Understanding Direct Borohydride – Hydrogen Peroxide Fuel Cell Performance with a Calibrated Numerical Model

Tuesday, 7 October 2014: 16:25
Sunrise, 2nd Floor, Jupiter 1 & 2 (Moon Palace Resort)
R. O. Stroman (Naval Research Laboratory) and G. S. Jackson (Colorado School of Mines)
Hydrogen peroxide – direct borohydride fuel cells (H2O2-DBFCs) have high theoretical energy density and cell voltage [1-3], yet these desirable characteristics have not been demonstrated in a practical system.  Parasitic chemical reactions competing with the desired electrochemical reactions are partly to blame [4].  Efforts to improve H2O2-DBFC performance have been hindered by its complexity; the reactions have many intermediate steps and pathways that are difficult to resolve experimentally [5, 6].  Furthermore, the relative rates of electrode reactions are influenced by transport in the reactant flow channels, where advection, diffusion, and migration occur [7].  A numerical model can make the complexity manageable and offer new insights by revealing relationships that are difficult to measure.  To this end, a H2O2-DBFC model has been developed and calibrated to experiments with a single-cell H2O2-DBFC.  The calibrated model was used to investigate the relationships between transport in the flow channels, parasitic side reactions, and DBFC performance.

In the H2O2-DBFC shown in Fig. 1, a Nafion 117 membrane separates parallel flow channels.  The channel walls are graphite electrodes coated with electro-deposited catalysts.  Fuel (1-50 mM NaBH4 / 2 M NaOH) is oxidized at the Au anode and oxidizer (10-40 mM H2O2 / 1 M H2SO4) is reduced at the Pd:Ir cathode, while Na+ and H2O cross the membrane.

The steady-state finite-difference model includes diffusion, migration, and advection in the flow channels, transport across the membrane, multiple charge transfer reactions at each electrode to yield mixed potentials, and chemical parasitic reactions at each electrode.  It is formulated in MATLAB and solved by a modified Newton solver in SUNDIALS.

Model features were chosen to reflect experimental observations.  For example, experiments showed that low cathode potential caused by oxidizer-lean stoichiometry can lead to H+ reduction at the cathode, therefore this reaction was included in the model.  The model was calibrated to experiments by fitting predicted polarization curves to measured curves.  Electrode reaction rates were modeled with global expressions that summarized many intermediate steps, and the fitted parameters were the rate constants in those global expressions.  Predicted vs. measured polarization curve comparisons showed good agreement (R2 ≥ 0.920) over the fuel cell operating space.  The predicted and measured limiting current densities agreed, indicating transport was modeled accurately.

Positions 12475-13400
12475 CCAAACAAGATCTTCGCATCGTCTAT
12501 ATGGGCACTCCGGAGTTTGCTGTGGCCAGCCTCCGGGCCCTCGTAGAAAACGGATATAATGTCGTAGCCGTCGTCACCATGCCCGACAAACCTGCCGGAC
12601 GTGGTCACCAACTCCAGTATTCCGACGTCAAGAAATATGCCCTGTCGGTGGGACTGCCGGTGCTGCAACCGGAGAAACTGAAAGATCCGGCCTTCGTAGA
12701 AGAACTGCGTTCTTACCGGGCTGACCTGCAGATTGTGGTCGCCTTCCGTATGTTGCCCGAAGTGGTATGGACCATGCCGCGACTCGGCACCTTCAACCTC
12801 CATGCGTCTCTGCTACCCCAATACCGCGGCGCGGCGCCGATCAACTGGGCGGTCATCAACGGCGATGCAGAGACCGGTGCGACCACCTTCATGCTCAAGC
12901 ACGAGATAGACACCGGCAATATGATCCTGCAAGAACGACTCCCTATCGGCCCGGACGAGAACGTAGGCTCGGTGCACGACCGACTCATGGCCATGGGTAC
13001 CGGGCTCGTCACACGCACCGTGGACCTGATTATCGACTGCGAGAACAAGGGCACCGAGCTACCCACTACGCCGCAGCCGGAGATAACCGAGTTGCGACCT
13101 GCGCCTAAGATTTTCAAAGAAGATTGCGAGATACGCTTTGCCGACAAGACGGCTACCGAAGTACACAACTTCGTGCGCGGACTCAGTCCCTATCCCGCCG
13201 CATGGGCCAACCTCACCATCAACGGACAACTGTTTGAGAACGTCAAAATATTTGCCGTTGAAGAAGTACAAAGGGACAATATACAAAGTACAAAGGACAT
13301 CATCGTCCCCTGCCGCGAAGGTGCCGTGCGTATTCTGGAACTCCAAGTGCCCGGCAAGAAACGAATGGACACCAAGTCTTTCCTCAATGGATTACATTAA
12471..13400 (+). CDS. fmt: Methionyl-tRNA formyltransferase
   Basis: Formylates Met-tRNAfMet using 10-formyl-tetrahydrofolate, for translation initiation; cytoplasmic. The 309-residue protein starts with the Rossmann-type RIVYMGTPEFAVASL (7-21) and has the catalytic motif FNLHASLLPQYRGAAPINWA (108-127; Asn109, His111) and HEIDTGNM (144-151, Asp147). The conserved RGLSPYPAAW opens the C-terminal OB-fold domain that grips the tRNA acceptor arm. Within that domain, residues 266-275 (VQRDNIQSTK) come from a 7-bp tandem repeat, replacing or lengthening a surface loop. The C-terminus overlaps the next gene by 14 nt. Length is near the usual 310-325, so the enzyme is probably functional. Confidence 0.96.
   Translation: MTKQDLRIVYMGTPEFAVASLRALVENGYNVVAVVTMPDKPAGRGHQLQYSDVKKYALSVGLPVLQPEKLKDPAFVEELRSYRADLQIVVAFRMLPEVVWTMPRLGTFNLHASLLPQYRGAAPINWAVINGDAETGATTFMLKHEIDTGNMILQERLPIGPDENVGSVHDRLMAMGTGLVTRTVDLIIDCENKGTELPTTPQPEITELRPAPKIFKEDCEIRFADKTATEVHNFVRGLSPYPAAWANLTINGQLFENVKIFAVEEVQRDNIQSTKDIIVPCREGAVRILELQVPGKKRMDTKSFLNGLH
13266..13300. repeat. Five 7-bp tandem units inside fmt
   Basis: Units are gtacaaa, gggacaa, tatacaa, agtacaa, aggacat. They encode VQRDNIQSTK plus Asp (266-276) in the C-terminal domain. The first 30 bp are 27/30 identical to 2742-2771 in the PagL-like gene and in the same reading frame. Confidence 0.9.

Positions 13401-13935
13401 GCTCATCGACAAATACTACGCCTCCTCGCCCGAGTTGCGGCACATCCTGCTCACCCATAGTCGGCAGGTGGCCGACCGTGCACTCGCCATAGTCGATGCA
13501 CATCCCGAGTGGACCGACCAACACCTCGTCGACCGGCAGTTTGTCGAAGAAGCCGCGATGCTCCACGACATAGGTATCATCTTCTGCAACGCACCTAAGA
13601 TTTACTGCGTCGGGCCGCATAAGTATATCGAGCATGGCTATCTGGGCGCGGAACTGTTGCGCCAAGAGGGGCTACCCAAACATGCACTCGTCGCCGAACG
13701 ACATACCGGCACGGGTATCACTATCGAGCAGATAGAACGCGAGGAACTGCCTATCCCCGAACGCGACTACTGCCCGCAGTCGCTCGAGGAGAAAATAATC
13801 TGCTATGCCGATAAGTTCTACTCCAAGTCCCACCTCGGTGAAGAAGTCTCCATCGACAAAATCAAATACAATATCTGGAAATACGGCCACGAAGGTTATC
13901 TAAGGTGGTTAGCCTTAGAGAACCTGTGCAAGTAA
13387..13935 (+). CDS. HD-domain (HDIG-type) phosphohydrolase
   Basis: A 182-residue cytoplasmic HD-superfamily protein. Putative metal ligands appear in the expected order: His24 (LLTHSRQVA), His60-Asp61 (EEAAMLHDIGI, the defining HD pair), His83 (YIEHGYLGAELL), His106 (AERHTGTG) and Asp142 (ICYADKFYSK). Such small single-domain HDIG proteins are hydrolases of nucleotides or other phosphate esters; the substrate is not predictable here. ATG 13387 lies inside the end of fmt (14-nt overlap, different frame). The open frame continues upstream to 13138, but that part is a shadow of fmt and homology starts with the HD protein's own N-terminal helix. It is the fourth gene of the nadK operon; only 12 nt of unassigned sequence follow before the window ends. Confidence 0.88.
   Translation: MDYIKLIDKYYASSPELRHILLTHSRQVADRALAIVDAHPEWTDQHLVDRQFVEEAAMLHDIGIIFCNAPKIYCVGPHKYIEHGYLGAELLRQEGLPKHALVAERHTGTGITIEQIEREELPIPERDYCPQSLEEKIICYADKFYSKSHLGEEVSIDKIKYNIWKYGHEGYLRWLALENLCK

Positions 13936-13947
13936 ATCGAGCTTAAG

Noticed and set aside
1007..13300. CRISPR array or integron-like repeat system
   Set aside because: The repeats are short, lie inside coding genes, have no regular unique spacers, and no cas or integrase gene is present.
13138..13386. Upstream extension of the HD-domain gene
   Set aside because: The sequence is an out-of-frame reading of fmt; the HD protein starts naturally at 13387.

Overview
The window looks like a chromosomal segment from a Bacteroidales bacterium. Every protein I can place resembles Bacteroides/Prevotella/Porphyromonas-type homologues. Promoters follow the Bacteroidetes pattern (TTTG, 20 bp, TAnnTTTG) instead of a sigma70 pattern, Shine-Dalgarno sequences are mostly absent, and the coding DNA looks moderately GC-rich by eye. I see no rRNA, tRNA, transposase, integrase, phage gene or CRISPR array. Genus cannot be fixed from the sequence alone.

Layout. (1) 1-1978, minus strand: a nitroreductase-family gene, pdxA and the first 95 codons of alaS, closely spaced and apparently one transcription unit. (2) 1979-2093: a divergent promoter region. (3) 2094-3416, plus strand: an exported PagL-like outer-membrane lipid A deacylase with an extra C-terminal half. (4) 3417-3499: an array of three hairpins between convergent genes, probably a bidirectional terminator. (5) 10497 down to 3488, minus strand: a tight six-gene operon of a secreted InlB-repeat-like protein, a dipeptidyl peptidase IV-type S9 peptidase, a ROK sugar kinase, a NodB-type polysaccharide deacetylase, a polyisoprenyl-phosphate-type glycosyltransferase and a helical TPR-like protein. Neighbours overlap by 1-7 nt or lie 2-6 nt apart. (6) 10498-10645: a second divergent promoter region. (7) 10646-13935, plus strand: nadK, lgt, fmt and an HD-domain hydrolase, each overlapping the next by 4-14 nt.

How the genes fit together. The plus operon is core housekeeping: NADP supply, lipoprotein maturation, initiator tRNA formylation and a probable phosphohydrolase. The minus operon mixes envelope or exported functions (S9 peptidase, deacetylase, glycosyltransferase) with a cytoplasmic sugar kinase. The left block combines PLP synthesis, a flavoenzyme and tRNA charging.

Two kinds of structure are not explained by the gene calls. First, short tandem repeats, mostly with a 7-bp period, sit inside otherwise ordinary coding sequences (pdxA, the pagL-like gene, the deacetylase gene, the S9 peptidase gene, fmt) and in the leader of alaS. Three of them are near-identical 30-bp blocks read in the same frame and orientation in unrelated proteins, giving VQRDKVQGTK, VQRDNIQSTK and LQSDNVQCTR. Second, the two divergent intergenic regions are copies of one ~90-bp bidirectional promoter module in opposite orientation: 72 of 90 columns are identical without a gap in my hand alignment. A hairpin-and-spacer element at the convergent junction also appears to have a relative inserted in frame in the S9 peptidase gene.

Results from the calibrated model show compact concentration boundary layers in both channels, which limit reactant utilization and current density.  Transport limits are most pronounced at the cathode because BH4- has higher diffusivity than H2O2, BH4- transport is aided by migration, and BH4- can provide up to 8e- while H2O2 only consumes up to 2e-.  Decreasing inlet concentrations, flow rates, and cell voltage result in lower losses to parasitic side reactions as these changes decrease reactant concentrations near the electrodes, which favors charge transfer reactions.  Peak conversion efficiency coincides with peak power density because thermodynamic efficiency and parasitic reaction rates both decrease (relative to charge transfer reaction rates) with increasing current density. 

This work shows that advection, migration and diffusion must be included in H2O2-DBFC models, and that global reactions are sufficient to capture the essential features of complex H2O2-DBFC reactions.


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[7] R.O. Stroman, G.S. Jackson, J Power Sources, 247 (2014) 756-769.

Fig 1.  Schematic of the H2O2-DBFC.